Government // Cybersecurity
Commentary
2/12/2014
09:06 AM
W. Hord Tipton
W. Hord Tipton
Commentary
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7 Reasons Federal Cybersecurity Hires Will Grow

Government officials have recognized the importance of investing in human capital, not just technology, to confront cybersecurity crises.

Army network training. Photo courtesy of Army CIO/G6.
Army network training. Photo courtesy of Army CIO/G6.

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Hord
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Hord,
User Rank: Apprentice
4/14/2014 | 1:09:34 PM
Re: Only for those with clearances
Unfortunately, there is no short-term solution for the gap between workforce preparedness (including the clearance process) and the cyber professional's ability to enter the government workforce. (ISC)2 representatives, along with others from Dept. of Labor, the contracting community, and universities recently participated in a roundtable discussion about this very topic in order to collectively work through this and other related issues. Currently, the students who we see making the transition into the government workforce are supported by programs such as the NSF Scholarship for Service or NSA's Centers of Academic Excellence. Even then, the path is not without its challenges and delays. Without accelerating the clearance process on the government's side, we will continue to see a stalemate. The recent clearance investigations resulting from the Edward Snowden incident have certainly not helped advance the process. 

Hord
JamilA687
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JamilA687,
User Rank: Apprentice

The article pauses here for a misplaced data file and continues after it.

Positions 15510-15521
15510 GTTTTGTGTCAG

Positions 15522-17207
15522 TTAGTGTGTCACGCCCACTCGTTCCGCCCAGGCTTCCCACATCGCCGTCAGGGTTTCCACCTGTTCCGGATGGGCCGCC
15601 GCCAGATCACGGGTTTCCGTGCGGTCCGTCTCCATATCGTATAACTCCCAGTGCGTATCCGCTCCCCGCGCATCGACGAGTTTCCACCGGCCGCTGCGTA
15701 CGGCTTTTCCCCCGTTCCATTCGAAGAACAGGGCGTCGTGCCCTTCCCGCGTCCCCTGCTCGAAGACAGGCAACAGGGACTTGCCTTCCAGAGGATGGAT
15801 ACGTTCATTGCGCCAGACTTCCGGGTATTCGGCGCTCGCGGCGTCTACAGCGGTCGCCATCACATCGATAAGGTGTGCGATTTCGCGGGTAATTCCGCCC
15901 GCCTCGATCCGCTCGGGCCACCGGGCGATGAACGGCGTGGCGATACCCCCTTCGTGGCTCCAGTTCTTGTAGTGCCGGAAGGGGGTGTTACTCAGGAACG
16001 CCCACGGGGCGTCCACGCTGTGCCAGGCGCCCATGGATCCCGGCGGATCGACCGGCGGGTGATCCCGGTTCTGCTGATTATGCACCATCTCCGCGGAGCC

4/3/2014 | 5:30:36 PM
Only for those with clearances
As a recent graduate with a degree in Cybersecurity, I have yet to be hired. 

As for "Federal Cybersecurity hires growing", only those already with a security clearance will be put through. Even for entry level or Jr. Level positions. 

What about those that want to work for the Government or firms with Government contracts that don't have clearances? 

 

 

 

 

 

 

 

 

 
Lorna Garey
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Lorna Garey,
User Rank: Author
2/12/2014 | 5:18:45 PM
Re: Buy Or Rent?
This is a golden opportunity for grow-your-own within the armed services. Why can't the Air Force, for example, recruit technically proficient kids who may not be able to afford a four-year college (or who maybe don't want to go that route) and train them in cybersecurity? Maybe the active term would need to be six to eight years as opposed to four, at which point a retention bonus may help retain these people.
RobPreston
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RobPreston,
User Rank: Author
2/12/2014 | 10:14:28 AM
Buy Or Rent?
Hord, even if government infosec budgets have been protected, they're not rising, form what I understand. Meantime, the demand for security professionals is rising just as fast in the private sector, pushing up salaries. Can government agencies afford to hire that talent? Or will it come via contract/consulting work?
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